The boy slipped from a worn stool and disappeared. Presently the door of the little waiting-room was suddenly opened, and a girl entered.
“Aaron!” she exclaimed. “Has anything happened?”
Once more he raised his head, once more the light that flickered in his face transformed him into some semblance of a virile man.
“Maraton is here! Maraton has arrived!”
The light flashed, too, for a moment in her face, only she, even before it came, was beautiful.
“At last!” she cried. “At last! Have you seen him, Aaron? Tell me quickly, what is he like?”
“Not yet,” Aaron replied. “To-night they say that he goes first to visit the Prime Minister. He will come to us afterwards.”
“It is great news,” she murmured. “If only one could see him!”
The office boy reappeared.
“Guvnor says why aren’t you at your work, Miss Thurnbrein,” he remarked, as he climbed on to his stool. “You won’t get through before closing time, as it is.”
She turned reluctantly away. There was something in her face from which even Aaron could scarcely remove his eyes.
“I must go,” she declared. “We are busy here, and so many of the girls are away—down with the heat, I suppose. Thank you for coming, Aaron.”
“I would like,” he answered, “to walk the streets of London one by one, and stand at the corners and shout to the passers-by that Maraton has come. Only I wonder if they would understand. I wonder!”
He passed out into the street and the girl returned to her work. After a few yards he felt suddenly giddy. There was a little enclosure across the road, called by courtesy a playground—a few benches, a dusty space, and some swings. He threw himself into a corner of one of the benches and closed his eyes. He was worn out, physically exhausted. Yet all the time the sense of something wonderful kept him from collapse. Maraton had come!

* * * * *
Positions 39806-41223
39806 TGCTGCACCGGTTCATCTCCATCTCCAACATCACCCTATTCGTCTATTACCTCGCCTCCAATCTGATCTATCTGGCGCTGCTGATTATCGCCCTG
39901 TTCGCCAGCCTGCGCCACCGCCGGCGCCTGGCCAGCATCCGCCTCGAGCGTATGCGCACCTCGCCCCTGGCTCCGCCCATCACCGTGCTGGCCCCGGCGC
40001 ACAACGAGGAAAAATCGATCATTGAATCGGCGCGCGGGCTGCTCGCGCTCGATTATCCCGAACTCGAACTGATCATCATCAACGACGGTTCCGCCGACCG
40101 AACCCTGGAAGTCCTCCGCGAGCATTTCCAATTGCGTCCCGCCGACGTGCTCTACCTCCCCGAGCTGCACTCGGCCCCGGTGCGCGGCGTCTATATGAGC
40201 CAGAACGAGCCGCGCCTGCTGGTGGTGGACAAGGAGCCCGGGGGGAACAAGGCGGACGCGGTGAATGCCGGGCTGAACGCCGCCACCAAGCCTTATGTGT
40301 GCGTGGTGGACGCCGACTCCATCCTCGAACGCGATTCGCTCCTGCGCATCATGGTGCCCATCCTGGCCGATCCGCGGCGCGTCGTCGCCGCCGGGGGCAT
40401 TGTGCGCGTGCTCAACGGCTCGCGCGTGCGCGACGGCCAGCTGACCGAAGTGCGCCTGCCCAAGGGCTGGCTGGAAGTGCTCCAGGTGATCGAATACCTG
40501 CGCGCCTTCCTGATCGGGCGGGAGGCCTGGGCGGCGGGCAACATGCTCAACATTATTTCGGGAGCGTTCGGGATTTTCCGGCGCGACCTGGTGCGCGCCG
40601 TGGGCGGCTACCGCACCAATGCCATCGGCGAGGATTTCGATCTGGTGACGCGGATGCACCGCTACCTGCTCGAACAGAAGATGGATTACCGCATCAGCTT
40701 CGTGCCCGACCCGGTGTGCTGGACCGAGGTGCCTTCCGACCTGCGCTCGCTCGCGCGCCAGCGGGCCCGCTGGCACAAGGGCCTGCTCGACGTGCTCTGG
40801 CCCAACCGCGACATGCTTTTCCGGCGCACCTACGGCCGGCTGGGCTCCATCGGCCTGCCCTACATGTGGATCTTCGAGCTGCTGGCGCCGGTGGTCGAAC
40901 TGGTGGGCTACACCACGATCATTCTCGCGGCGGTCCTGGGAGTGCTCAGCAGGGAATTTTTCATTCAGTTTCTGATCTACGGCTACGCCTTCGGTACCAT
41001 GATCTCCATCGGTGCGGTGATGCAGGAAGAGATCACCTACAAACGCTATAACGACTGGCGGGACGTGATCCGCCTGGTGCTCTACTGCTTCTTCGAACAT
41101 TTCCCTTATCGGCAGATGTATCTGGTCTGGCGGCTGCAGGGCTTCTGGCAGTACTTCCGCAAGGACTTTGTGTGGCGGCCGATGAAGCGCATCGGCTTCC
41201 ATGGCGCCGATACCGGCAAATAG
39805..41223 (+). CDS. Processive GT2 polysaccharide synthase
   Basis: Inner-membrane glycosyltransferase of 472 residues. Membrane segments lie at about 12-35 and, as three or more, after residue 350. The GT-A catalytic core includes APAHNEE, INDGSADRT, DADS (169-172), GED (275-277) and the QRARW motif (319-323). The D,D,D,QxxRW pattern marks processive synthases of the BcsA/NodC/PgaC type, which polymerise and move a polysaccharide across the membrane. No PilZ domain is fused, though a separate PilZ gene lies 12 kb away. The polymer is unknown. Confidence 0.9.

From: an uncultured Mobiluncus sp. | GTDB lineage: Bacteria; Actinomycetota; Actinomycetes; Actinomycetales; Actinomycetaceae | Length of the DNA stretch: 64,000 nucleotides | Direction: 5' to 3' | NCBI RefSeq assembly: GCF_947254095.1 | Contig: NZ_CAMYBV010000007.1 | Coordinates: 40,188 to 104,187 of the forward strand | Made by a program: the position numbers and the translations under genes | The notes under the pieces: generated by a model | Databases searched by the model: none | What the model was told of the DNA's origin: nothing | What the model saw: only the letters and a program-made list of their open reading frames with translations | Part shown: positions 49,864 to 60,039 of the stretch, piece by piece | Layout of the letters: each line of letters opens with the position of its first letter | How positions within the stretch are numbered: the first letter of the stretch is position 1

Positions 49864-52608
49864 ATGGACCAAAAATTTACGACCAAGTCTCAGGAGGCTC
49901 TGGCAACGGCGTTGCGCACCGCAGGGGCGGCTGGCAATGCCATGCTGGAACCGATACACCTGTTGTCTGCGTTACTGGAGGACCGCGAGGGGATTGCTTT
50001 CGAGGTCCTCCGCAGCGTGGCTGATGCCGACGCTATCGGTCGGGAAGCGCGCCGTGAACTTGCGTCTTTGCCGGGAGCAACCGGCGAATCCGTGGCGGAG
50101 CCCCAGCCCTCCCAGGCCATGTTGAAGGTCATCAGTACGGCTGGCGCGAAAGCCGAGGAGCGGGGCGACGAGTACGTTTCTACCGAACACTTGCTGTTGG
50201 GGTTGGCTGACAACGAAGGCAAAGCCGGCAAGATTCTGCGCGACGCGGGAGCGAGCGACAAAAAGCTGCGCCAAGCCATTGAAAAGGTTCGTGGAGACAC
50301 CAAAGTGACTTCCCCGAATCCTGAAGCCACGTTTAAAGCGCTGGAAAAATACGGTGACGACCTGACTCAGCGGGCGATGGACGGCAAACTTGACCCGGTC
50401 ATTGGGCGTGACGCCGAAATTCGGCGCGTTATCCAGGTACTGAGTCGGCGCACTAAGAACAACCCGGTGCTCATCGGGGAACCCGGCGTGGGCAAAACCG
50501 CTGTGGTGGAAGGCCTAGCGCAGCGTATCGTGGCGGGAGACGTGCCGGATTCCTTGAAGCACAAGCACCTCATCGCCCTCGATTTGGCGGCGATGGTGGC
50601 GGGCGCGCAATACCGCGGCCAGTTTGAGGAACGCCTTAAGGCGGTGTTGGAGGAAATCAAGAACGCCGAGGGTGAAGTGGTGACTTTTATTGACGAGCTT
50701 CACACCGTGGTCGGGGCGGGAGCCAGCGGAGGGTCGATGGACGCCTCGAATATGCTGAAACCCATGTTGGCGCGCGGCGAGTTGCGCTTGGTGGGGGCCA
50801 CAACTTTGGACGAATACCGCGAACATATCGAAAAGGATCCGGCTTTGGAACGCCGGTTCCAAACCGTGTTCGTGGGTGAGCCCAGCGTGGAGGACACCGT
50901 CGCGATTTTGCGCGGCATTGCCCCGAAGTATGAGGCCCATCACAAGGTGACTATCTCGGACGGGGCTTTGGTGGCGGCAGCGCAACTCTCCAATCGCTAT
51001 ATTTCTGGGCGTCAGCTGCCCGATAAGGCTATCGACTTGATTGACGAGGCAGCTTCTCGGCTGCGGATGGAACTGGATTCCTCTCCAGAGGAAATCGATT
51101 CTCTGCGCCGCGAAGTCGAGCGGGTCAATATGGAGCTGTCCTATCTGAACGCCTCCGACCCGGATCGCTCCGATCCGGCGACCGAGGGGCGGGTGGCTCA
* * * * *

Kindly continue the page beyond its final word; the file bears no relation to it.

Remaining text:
Westward, the late June twilight deepened into a violet and moonless darkness. The lights in St. James’s Park glittered like motionless fireflies; a faint wind rustled amongst the drooping leaves of the trees. Up here the atmosphere was different. It seemed a long way from Shoreditch.
Outside the principal of the official residences in Downing Street, there was a tented passage-way and a strip of drugget across the pavement. Within, the large reception rooms were crowded with men and women. There was music, and many forms of entertainment were in progress; the popping of champagne corks; the constant murmur of cheerful conversation. The Prime Minister was giving a great political reception, and men and women of every degree and almost every nationality were talking and mingling together. The gathering was necessarily not select, but it was composed of people who counted. The Countess of Grenside, who was the Prime Minister’s sister and the head of his household, saw to that.